Myofibrils are the contractile elements of skeletal muscle.
            Each is 1-2 microns in diameter and consists of three even
            smaller structures called myofilaments.

            These myofilaments do not extend the length of the
            myofiber, but rather are stacked into repeating units
            (compartments) called sarcomeres

     What is a sarcomere?

            The sarcomere is the functional (contracting) unit of skeletal
            muscle.

     What is the Z disc (line)?

            A dense material called the Z disc is found at each end of a
            sarcomere, separating it from the next sarcomere in line.

     Where are thin and thick myofilaments located in the sarcomere?

            Extending from each Z disc towards the middle of the
            sarcomere are the thin myofilaments.

            Suspended within the sarcoplasm, between the thin
            myofilaments, and not attached to the z discs, are the thick
            myofilaments.

     What forms the striations of skeletal muscle?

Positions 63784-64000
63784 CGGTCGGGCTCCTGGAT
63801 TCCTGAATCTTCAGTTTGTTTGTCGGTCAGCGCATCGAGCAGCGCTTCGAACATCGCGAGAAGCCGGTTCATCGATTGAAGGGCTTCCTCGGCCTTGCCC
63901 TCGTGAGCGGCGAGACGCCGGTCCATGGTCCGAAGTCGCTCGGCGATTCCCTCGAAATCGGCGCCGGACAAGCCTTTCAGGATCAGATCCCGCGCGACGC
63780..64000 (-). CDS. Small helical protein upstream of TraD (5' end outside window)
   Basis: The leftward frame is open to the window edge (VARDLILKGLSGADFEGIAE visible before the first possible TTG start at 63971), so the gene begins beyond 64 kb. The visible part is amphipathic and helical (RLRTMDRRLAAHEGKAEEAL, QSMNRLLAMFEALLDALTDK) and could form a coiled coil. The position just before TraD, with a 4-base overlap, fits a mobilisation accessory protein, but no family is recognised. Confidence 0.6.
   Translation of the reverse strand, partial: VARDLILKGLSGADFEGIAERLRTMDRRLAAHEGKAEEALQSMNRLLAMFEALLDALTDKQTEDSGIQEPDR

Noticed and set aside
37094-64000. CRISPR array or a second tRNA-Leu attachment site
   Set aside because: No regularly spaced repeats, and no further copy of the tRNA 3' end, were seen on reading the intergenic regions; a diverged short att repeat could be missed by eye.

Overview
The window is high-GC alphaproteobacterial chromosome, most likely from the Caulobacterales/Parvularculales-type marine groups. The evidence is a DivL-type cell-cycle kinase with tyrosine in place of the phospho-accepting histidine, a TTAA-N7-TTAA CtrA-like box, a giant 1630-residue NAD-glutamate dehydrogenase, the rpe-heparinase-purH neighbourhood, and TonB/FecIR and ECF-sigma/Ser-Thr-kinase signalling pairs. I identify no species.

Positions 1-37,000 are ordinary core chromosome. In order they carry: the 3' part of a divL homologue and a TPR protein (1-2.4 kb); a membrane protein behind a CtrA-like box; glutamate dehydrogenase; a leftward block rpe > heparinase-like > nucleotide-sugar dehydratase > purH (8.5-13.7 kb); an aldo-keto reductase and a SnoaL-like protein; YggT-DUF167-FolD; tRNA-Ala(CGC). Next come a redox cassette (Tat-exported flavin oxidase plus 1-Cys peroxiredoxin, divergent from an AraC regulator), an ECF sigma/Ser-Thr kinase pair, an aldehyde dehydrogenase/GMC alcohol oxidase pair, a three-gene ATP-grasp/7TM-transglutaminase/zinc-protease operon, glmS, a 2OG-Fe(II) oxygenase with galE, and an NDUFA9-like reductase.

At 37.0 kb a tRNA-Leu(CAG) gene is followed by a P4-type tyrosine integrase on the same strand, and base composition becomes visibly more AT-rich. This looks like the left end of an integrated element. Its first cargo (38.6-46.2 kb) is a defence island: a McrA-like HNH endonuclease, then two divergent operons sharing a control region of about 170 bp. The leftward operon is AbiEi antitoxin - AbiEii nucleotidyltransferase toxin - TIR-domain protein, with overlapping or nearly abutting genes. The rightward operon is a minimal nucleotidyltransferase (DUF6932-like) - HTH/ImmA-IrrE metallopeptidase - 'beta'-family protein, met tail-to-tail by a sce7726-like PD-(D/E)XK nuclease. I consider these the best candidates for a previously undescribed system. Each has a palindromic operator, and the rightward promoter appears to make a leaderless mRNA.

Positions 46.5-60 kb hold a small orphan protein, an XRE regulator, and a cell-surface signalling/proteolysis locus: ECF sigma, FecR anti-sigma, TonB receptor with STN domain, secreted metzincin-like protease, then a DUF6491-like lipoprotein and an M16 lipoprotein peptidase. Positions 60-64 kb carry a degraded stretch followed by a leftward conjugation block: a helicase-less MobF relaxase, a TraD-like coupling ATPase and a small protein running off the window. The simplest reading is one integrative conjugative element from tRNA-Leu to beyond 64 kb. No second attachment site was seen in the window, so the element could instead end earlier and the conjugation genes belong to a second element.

The alternating areas of thin myofilaments, followed by areas
            of overlapping thin and thick myofilaments, are responsible
            for the striations seen in skeletal muscle.
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     Describe the thin myofilament by describing the following proteins:

           Actin -- The main component of a thin myofilament is actin,
                  each molecule of which looks like a kidney bean.
                  Individual molecules of actin are linked together to
                  form the actin filament that is twisted to form a helical
                  strand. On each molecule of actin within the helical
                  strand is a myosin-binding site upon which the thick
                  myofilaments will attach.

           Tropomyosin-troponin complex -- Also present on the thin
                myofilament are two regulatory molecules called
                tropomyosin and troponin. In relaxed muscle, the
                tropomyosin-troponin complex covers the myosin-
                binding sites on the actin molecules. This blocks the
                myosin-binding sites and prevents the attachment of